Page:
I agree that banning competitors is likely to cause a fall in earnings. I did say in my earlier post that you can go too far, and in my experience blocking competitors WAS going too far. Unblocking them optimised the earnings again.

My personal rule (deffiniton of "careful" maybe) is that MFA sites are unlikely to be good payers, and are not an asset to my site. Advertisers that are offering goods and services are more likely to be good payers, and as long as they aren't REALLY badly targetted they can stay. I usually find the lesser targetted ads appearing at slack times of day anyway.

I have considered that my increase in earnings may be due to a positive cycle, and / or changes I or Google have made. In the time I've been blocking MFA sites google has introduced the optimised ads, and they no doubt will have been constantly fiddling with the Random Pricing(TM) algorythm, and yes - they are bound to have had an effect. However, it's interesting to note that on the graph of earnings and epc, both start to show a very positive, and sustained increase from the date I started banning. I'm now earning nearly double the total for the month banning started.

I can't state that banning is the only reason my income has doubled - but I suspect it's rather a big part of it. One factor I forgot to mention is that my site traffic is up - mainly due to repeat visitors. I've not changed the site an any way to make visitors come back again - I have been steadily adding content as we all do. I have a theory that having quality advertisers on the site reflects well on the site, and visitors are more likely to come back after visiting an advertiser. If they visit a scraper with back button disabled they obviously aren't meant to. I KNOW disabling the back button is against Google TOS, BUT it's a fairly common practice and Google seem to be doing diddly-squat to remove such sites.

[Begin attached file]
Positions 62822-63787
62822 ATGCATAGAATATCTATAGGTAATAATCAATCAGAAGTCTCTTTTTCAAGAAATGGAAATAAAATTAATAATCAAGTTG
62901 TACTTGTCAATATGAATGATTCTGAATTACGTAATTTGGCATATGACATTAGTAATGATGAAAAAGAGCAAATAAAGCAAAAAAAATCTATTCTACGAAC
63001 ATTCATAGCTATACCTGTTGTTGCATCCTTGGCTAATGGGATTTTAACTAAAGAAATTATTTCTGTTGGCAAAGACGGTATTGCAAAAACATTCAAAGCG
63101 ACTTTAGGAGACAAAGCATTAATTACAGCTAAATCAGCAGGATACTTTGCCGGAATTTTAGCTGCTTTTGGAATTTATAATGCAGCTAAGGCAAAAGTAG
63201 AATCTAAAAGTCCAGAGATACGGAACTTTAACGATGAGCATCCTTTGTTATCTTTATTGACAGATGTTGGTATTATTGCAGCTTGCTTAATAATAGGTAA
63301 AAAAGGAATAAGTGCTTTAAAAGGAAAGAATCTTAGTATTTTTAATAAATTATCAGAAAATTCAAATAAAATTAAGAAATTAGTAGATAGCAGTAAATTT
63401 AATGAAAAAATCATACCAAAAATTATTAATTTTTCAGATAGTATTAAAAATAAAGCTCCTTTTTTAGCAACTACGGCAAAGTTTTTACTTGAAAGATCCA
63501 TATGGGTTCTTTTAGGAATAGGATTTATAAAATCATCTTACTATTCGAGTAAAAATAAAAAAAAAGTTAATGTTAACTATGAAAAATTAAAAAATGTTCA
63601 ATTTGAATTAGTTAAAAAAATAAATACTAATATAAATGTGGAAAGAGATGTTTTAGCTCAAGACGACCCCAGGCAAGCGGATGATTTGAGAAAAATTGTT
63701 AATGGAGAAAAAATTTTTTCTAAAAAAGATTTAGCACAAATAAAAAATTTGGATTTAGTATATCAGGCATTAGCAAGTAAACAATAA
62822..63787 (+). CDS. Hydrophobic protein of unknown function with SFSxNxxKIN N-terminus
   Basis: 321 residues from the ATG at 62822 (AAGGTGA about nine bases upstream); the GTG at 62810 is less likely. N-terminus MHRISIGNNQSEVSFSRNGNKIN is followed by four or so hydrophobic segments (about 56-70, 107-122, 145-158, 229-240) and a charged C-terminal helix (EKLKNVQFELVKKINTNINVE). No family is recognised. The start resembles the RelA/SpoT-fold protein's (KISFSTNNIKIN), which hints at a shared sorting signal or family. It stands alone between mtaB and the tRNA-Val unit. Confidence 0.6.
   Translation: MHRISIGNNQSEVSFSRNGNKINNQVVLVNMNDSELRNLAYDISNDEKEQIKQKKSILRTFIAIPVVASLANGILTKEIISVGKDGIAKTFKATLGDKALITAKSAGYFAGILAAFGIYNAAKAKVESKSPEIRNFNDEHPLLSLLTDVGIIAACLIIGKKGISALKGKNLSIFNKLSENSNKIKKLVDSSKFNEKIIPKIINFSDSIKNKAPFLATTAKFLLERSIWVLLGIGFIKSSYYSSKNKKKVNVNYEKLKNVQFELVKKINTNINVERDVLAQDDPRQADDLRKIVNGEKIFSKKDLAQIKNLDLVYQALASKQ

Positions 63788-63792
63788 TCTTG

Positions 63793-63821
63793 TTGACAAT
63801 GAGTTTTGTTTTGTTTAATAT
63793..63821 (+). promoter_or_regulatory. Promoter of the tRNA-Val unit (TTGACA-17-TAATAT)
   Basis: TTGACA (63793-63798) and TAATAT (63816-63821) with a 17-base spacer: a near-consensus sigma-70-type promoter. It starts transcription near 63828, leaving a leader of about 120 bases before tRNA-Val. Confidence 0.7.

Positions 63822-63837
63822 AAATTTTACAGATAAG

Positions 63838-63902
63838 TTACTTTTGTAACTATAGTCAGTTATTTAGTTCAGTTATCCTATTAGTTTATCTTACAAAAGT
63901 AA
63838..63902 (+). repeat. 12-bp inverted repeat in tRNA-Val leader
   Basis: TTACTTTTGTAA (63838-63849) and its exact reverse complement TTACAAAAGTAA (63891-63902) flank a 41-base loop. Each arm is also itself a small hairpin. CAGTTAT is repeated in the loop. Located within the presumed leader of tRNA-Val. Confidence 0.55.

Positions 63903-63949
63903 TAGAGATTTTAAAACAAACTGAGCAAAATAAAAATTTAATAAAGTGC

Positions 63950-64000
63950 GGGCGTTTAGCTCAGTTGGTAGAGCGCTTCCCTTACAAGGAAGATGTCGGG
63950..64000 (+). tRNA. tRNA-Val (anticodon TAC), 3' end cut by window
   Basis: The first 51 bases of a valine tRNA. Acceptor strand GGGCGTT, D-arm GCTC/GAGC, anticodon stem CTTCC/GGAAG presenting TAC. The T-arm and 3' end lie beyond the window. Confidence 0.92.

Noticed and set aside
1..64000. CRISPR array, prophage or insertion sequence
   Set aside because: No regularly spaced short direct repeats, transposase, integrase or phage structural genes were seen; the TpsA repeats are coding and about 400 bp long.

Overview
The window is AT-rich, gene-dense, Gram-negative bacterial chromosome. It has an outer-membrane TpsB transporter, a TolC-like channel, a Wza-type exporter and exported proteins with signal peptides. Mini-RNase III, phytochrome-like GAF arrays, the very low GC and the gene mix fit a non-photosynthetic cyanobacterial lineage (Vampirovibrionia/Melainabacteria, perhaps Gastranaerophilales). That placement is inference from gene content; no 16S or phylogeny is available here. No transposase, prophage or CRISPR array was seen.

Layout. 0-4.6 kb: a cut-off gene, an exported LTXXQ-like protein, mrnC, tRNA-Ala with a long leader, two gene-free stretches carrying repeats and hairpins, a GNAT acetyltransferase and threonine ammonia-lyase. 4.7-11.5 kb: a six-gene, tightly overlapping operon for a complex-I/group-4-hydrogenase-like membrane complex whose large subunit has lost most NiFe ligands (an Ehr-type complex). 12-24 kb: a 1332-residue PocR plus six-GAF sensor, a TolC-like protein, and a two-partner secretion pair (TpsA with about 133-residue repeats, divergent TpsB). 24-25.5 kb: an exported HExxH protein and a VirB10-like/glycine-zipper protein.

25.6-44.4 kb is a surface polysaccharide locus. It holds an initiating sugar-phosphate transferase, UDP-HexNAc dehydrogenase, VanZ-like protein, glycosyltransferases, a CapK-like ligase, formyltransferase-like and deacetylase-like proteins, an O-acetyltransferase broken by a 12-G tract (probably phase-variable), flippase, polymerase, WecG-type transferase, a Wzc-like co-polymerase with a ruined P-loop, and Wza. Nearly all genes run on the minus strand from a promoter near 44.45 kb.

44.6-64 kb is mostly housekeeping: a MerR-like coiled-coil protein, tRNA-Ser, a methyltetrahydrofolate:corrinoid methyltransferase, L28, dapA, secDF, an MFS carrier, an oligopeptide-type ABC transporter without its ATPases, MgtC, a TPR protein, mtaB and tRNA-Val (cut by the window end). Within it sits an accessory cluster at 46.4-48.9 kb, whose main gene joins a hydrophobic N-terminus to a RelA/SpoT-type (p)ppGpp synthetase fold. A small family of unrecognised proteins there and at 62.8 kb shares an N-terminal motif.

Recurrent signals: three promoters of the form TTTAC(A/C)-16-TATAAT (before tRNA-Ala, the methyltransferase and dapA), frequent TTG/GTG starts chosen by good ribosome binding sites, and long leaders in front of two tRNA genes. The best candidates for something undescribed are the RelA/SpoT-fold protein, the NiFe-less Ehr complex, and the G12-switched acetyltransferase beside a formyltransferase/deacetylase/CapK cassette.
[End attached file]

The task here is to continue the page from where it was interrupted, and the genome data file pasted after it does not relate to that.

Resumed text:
I think I'm on a positive cycle, but the positive cycle is partly of my making. Having quality ads is an asset to the site, having an increase of repeat visitors is good, and all of this feeds round to Random Pricing(tm) valuing the clicks higher - in addition to whatever random influences are affecting the cycle.

Put it this way, I'm not going to allow the MFA's back just to prove a point :)

jaynl




msg:1345613
 8:59 am on Oct 30, 2005 (gmt 0)

Hi David,

I'm following the exact same strategy. I'm blocking all MFA sites, for the same reasons.

However, I'm almost reaching the limit of 200 domains that can be blocked. Especially while running a lot of sites with different topics, 200 is not enough for the long run.

Another important measure I take is blocking all unknown spidering bots that feed the MFA sites (and also spammers).

This is done in Apache and is mainly based on User-Agent (215 entries) and on the firewall (pf with dynamic blocking list, 1455 entries, varying from single /32's to complete /15's from cheap hosting companies where lots MFA sites are hosted, sigh).

The pf badhosts file currently contains:

2x /15 networks
2x /16
5x /17
5x /18
6x /19
2x /20
44x /24
4x /25
1x /26
3x /27
2x /28
3x /29
6x /30
19x /31
1351x /32 hosts

Furthermore I've added unique md5-hashes to all websites. These hashes can easily be tracked with Google Alerts (http://www.google.com/alerts). It's easy to find part of the MFA sites using your content.

More innovative ideas are always welcome!